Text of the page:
In what seems like an eternity ago, on February 19 the Sixers parted ways with their prized possession, Michael Carter-Williams. Despite chatter that the guard just simply didn’t have a shooting touch, MCW’s unusual and loaded skill set attributed to him becoming a stat sheet stuffer, Rising Stars Challenge regular, and Rookie of the Year award winner. When the trade was finalized and Carter-Williams trekked north to Milwaukee, several questions seemed to be flung in the direction of Sixers GM Sam Hinkie. Some fans, like myself, let frustration eventually boil over and, in the end, sided with Hinkie in large part because he runs the organization we love. Another group of fans still to this day quiver at the thought that Hinkie had the resolve to pull the plug on a guard that was portrayed as the lead carpenter building Sixers basketball back to its powerhouse days. Combined with the head-scratching that ensued from the rest of the NBA basketball world, Sam Hinkie had now unwillingly set himself up to be interrogated by any media member holding a microphone or any journalist pressing pen to paper.
With questions ultimately come answers, so when Hinkie was asked why he makes the unprecedented moves he does, there was only one explanation.
With phonetics that challenge the belief the word actually exists, optionality is defined as basically acquiring assets on a low-risk/high-reward basis that, over the long term, leave plentiful options on the table. This would mean that if an asset were to not reach its full potential panic would never arise as many other viable options still are available. Minus the fact that an “asset” is in no way the correct term to describe an actual NBA player, this is the train of thought Sam Hinkie follows.
Sounds like a great plan, right? So why have the Sixers only emerged victorious in 37 of their last 164 regular season games?
Sam Hinkie, without a doubt, has spent countless man-hours trying to provide the Sixers with the most possible options heading into the future. For example, Hinkie was prompted to ship MCW away because of a Los Angeles Lakers top-5 protected first-round draft pick. Not to mention the fact that Philly had five second round picks this year, along with the potential of FOUR first round picks next year. Factor in that the Sixers have an enormous amount of cap space due to careful spending on free agents, and it’s plain to see that the Sixers are stocked with options.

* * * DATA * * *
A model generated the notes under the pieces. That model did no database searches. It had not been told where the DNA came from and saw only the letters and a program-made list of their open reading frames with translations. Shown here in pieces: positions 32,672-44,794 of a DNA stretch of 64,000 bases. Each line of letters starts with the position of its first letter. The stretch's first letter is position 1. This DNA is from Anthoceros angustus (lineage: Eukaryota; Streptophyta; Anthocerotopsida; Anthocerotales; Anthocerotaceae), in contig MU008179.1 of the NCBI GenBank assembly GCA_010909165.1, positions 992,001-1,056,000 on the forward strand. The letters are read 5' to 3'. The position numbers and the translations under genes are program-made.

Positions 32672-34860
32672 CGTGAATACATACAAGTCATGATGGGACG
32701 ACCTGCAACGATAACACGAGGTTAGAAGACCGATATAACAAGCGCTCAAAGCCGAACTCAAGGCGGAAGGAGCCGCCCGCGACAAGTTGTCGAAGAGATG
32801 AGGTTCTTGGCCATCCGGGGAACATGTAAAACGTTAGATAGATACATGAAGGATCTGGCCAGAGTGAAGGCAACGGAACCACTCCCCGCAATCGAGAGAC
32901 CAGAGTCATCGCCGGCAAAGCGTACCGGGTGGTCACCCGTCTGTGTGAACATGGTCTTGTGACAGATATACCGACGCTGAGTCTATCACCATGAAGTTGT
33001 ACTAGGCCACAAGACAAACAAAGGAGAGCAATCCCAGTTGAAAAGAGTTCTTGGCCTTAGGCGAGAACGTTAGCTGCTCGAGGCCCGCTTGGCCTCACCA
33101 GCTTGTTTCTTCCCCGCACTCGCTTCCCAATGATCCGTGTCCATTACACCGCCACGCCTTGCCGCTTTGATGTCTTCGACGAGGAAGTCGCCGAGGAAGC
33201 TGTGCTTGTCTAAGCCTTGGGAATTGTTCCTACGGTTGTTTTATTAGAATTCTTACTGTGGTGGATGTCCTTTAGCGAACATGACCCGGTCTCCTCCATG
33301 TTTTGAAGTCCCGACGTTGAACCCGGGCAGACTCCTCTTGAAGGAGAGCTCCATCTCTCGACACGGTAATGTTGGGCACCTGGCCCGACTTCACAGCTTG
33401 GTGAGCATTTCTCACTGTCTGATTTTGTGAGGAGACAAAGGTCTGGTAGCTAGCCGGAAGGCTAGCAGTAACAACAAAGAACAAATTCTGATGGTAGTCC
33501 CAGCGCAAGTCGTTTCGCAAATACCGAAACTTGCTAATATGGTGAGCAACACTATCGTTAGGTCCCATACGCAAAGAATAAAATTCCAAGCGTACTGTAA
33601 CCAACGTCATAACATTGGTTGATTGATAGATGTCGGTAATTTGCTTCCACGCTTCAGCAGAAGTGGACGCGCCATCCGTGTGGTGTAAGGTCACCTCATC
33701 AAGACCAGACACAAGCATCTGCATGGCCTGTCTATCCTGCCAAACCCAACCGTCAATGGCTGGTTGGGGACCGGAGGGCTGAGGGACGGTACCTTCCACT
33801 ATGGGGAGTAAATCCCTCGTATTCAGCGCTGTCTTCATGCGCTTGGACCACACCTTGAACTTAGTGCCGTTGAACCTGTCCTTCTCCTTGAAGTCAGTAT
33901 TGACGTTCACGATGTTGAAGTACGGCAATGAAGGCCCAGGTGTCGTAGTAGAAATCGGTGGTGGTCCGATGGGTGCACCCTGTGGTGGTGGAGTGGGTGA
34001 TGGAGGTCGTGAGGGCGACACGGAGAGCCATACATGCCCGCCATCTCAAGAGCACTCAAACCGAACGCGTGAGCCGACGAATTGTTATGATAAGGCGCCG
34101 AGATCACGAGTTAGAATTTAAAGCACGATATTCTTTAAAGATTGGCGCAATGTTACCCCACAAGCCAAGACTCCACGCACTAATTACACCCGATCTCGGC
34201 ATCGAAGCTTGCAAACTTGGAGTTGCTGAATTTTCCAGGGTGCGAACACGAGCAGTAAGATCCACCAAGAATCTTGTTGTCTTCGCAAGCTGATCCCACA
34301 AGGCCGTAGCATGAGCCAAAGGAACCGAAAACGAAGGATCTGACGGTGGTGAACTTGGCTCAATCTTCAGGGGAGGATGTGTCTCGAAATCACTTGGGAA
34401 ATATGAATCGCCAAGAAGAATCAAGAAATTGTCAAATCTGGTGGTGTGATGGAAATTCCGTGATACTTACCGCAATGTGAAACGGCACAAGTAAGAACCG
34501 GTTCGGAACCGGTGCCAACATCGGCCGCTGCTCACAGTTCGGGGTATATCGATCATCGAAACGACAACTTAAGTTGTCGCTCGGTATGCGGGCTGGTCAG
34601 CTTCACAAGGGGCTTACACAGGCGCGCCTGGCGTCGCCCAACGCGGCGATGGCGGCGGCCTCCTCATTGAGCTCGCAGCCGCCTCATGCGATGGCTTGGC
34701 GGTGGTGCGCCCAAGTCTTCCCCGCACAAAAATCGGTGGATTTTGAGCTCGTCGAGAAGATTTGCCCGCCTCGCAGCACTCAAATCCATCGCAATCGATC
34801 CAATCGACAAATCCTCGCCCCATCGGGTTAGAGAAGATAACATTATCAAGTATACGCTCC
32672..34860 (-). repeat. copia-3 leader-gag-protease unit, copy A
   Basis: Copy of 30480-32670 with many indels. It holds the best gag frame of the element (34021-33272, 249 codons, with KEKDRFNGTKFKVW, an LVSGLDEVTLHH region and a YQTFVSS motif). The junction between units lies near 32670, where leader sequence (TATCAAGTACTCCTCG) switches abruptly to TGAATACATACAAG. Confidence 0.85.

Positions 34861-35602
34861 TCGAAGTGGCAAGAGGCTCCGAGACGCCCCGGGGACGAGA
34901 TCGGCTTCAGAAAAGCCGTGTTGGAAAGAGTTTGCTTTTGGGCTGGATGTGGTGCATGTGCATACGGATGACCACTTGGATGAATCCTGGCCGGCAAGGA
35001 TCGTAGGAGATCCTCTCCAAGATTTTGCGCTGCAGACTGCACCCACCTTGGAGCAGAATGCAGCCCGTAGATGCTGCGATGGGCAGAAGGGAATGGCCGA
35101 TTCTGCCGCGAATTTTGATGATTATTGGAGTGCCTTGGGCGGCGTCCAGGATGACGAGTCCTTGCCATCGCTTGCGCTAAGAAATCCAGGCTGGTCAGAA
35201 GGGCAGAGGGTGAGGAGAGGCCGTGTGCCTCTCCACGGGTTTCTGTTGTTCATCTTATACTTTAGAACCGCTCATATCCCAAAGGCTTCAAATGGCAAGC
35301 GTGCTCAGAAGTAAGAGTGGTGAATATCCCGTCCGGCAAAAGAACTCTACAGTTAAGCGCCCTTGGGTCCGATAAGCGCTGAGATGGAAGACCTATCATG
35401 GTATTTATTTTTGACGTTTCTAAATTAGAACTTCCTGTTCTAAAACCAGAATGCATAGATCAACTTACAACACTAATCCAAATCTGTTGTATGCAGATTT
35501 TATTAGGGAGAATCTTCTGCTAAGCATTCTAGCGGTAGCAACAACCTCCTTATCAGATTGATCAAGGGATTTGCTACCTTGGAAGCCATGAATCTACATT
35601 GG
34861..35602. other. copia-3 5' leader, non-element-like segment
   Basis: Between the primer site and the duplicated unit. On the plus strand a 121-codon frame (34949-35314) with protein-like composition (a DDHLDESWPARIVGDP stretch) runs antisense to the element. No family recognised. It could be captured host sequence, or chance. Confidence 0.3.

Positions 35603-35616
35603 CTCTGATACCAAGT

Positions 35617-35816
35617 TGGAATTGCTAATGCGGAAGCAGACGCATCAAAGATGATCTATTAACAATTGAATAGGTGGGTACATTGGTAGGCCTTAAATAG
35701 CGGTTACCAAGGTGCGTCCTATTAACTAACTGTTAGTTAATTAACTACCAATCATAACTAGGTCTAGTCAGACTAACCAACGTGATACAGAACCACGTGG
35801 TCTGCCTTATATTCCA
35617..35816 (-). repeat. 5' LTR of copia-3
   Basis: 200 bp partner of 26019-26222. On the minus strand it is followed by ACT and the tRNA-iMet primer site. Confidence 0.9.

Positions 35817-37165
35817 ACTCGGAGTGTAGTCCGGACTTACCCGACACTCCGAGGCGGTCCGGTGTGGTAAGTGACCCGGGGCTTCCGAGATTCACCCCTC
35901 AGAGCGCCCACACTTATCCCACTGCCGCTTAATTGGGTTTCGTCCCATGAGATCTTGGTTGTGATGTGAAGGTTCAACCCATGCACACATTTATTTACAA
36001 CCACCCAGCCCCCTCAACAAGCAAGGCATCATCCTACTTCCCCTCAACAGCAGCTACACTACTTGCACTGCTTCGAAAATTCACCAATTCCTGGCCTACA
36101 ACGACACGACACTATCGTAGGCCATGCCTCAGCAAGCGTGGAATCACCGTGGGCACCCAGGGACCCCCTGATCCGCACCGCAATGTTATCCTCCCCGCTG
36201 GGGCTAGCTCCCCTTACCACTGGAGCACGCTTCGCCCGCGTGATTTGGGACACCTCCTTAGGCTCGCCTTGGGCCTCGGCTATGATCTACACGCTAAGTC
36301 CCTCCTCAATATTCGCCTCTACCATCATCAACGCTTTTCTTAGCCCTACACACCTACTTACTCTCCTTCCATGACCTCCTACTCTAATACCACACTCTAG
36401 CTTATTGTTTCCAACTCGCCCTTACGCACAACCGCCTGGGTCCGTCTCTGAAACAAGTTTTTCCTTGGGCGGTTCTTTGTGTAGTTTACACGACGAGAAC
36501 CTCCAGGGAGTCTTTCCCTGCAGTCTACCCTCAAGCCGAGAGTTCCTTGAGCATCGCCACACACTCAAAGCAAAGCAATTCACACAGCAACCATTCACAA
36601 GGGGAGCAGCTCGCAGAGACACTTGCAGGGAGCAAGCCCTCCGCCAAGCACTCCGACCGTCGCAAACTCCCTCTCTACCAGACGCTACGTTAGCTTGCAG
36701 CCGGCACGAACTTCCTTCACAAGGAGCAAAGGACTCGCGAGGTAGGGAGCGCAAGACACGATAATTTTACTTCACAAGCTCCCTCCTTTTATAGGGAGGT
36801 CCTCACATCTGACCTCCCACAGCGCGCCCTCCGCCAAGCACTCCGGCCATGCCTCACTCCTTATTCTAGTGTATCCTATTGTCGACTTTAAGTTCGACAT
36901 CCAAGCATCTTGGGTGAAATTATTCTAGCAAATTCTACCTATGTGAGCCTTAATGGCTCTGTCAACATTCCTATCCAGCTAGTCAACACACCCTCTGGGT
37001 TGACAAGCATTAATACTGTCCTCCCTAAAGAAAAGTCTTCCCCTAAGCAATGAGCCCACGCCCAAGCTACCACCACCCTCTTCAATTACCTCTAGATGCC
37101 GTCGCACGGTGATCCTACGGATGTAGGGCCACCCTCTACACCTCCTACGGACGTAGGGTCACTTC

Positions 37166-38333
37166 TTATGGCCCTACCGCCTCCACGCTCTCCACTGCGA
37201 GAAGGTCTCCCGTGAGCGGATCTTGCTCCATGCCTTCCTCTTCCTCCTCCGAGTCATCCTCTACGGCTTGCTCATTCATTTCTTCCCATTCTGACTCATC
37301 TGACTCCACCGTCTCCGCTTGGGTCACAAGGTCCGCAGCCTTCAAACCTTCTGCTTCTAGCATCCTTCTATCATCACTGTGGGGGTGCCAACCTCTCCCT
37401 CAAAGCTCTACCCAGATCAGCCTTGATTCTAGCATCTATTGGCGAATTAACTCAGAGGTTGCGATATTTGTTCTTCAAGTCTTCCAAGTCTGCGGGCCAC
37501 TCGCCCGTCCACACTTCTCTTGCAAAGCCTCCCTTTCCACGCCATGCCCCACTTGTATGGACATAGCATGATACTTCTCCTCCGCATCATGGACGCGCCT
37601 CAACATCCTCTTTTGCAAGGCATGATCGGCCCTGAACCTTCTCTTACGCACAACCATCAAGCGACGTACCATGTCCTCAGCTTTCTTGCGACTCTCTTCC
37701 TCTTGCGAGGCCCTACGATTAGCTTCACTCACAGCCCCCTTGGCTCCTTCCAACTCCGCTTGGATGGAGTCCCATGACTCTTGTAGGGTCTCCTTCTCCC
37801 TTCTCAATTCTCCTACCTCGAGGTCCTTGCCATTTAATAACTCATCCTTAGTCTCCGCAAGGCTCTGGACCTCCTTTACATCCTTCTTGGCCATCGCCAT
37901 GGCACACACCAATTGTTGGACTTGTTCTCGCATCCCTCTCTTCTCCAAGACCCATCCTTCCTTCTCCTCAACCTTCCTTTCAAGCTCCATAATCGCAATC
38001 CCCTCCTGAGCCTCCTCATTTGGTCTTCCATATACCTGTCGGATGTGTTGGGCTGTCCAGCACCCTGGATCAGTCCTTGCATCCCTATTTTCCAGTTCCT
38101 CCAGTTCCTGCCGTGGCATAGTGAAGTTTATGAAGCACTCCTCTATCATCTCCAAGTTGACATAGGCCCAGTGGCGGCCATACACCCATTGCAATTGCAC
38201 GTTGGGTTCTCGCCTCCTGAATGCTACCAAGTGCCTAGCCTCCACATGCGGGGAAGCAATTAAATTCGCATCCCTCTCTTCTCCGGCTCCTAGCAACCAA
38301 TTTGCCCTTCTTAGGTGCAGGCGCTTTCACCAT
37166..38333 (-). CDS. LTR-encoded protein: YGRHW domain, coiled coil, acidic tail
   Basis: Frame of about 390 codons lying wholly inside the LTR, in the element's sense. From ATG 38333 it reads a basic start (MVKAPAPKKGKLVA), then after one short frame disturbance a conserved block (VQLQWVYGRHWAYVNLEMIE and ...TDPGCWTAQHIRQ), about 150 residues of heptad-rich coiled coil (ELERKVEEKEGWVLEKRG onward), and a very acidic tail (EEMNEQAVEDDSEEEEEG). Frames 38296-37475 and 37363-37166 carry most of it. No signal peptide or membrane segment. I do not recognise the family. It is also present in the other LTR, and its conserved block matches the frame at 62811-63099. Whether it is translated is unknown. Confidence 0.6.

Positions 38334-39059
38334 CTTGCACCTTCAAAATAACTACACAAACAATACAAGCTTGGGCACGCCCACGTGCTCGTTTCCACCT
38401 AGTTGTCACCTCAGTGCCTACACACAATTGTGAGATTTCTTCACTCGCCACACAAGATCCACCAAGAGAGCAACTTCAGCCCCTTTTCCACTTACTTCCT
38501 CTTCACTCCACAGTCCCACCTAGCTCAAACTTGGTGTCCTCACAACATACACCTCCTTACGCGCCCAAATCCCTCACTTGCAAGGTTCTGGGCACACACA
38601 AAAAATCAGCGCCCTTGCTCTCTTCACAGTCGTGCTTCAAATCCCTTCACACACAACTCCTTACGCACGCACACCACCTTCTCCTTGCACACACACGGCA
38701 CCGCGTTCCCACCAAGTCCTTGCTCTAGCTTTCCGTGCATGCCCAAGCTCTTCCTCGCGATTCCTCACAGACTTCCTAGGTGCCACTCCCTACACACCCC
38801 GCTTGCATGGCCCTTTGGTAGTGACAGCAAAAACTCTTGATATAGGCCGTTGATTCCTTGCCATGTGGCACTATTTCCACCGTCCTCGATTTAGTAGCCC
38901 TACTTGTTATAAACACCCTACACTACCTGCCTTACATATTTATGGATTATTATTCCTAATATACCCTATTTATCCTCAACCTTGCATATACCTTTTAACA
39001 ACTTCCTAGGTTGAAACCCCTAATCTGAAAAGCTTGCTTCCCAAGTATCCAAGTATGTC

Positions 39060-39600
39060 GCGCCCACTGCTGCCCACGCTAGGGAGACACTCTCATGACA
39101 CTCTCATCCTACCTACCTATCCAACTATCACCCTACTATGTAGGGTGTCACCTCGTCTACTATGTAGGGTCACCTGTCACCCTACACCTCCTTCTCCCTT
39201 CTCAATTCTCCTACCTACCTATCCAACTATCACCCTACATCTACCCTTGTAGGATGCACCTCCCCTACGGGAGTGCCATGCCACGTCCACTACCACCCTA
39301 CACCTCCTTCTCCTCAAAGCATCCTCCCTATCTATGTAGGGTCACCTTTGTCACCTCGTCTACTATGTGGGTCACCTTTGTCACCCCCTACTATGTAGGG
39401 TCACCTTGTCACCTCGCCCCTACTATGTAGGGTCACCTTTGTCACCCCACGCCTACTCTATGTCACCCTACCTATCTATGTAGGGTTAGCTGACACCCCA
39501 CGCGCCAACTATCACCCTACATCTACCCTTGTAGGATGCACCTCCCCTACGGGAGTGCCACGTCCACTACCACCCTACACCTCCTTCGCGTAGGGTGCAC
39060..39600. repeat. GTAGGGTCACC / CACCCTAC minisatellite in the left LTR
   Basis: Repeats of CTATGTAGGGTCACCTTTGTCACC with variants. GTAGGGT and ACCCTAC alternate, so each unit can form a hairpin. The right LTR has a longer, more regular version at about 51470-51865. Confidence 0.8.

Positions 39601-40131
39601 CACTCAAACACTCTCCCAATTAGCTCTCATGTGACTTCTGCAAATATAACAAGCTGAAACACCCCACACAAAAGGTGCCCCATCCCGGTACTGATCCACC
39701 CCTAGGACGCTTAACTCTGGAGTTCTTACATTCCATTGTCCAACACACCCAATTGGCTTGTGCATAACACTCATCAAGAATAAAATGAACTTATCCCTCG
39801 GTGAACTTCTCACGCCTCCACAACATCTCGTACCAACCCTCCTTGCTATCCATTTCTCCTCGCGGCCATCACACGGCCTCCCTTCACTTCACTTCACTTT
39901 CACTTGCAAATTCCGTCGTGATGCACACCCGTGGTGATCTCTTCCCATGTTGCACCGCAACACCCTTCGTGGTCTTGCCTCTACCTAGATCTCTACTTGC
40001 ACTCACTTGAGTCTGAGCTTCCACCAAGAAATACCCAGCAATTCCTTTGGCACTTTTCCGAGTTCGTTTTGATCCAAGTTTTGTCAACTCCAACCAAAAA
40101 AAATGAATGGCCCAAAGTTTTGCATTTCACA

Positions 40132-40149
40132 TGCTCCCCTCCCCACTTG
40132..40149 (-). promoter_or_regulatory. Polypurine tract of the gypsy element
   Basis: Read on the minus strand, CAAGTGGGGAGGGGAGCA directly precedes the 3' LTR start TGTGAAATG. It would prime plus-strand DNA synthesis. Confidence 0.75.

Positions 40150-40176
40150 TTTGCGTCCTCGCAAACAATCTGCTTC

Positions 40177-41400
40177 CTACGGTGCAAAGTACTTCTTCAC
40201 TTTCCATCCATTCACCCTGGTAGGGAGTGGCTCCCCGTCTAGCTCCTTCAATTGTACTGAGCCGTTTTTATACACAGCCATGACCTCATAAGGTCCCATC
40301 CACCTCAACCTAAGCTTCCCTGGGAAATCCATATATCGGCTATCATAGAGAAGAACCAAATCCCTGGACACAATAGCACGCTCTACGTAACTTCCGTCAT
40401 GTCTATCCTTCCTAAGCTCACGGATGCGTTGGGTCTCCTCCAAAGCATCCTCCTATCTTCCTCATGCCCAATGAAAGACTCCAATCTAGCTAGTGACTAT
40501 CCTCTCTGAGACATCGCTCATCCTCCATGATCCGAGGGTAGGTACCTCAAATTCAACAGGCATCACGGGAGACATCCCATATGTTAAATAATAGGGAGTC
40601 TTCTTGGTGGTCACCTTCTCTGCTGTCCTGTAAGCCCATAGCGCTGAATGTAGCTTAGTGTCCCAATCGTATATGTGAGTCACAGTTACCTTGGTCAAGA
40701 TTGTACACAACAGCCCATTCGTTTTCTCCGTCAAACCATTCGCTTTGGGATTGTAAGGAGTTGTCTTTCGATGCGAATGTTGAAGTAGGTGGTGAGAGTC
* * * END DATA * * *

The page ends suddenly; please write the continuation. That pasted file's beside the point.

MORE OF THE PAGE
That’s not the problem.
The problem many Sixers fans have had with this process is not lying in the abundance of options collected, but rather in the absence of opportunities taken from those options. When was Hinkie going to open the gates and use his abundance of draft picks/cap space to bring in a player intended to stay for the long haul? We may not have known when, but Sam Hinkie knew very well.
On Wednesday night, Adrian Wojnarowski of Yahoo Sports broke the news of a Sixers/Kings trade that involved many moving pieces. Carl Landry, Jason Thompson, a 2016 and 2017 pick swap, a 2018 top-10 protected first-round pick and Nik Stauskas were sent to the Sixers at the expense of only the 47th and 60th picks acquired by the Sixers in the 2015 draft (both overseas products).
Most parameters of the deal didn’t seem foreign at all. Landry and Thompson are both players with expensive contracts that the Sixers were willing to take on. Also, it wouldn’t be a Sam Hinkie trade without acquiring some kind of draft pick. In the Sixers’ eyes, the central prize rewarded to them out of this deal was the man they had on their draft board with the number 10 pick in 2014: Nik Stauskas.
Derek Bodner (@DerekBodnerNBA) strung together two insightful tweets that explained it all:
Instead, the #sixers got Joel Embiid, Nik Stauskas, Dario Saric, 2 1st round picks, a 2nd rd pick, and the right to swap 2 1st rd picks.
— Derek Bodner (@DerekBodnerNBA) July 2, 2015
On draft night, many Sixers fans begged for Sam Hinkie to orchestrate a trade that somehow brought Stauskas to South Philly.
Although many reports existed that the Sixers were quite interested in Stauskas, Hinkie didn’t budge on any large, unreasonable offers that would mortgage the future of Philadelphia basketball. The concept of optionality never left his mind. Instead of rushing into deals trying to pry players away from teams using valuable draft picks, players, and cash, Hinkie decided to sit back and cultivate his several options. Now, a year later, the Sixers were able to essentially force the Kings into a trade in large part because of salary flexibility and, in small part, because of two of the Sixers FIVE second round picks to sweeten the pot. Talk about low-risk, high-reward.
So nowadays, things are looking up for the Sixers. Before Wednesday, Sixers fans had heard all of the chatter about optionality but all there was to show for it were countless options (many draft picks, tons of cap space) with the front office never willing to put these assets to any use. With the acquisition of Nik Stauskas, a solid three-point threat who has been clearly mentioned as somebody Sam Hinkie wants to implement as part of the team’s long term plans, we have now seen the full fruits behind optionality.
Rejoice fans, optionality is now a reality.